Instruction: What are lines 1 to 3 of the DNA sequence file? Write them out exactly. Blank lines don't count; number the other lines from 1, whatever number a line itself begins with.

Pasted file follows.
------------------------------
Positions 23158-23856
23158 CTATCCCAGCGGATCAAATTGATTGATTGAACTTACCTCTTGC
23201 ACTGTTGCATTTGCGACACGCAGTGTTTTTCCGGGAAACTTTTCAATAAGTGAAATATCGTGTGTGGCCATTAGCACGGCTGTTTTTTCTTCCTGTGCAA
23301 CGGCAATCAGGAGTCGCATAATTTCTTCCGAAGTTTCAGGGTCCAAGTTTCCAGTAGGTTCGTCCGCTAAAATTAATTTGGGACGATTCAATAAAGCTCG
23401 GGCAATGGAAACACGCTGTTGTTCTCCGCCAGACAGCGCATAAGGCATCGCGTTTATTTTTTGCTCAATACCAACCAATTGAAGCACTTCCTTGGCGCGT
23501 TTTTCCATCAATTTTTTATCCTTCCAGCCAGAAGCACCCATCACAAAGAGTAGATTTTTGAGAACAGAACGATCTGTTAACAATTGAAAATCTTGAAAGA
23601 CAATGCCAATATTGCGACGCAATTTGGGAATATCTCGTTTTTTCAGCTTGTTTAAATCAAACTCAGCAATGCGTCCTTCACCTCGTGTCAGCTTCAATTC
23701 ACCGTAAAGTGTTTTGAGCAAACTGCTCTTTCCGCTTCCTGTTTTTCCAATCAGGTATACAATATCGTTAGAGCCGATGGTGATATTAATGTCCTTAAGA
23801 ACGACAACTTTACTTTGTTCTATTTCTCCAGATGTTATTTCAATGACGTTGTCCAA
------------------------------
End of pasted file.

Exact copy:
Positions 23158-23856
23158 CTATCCCAGCGGATCAAATTGATTGATTGAACTTACCTCTTGC
23201 ACTGTTGCATTTGCGACACGCAGTGTTTTTCCGGGAAACTTTTCAATAAGTGAAATATCGTGTGTGGCCATTAGCACGGCTGTTTTTTCTTCCTGTGCAA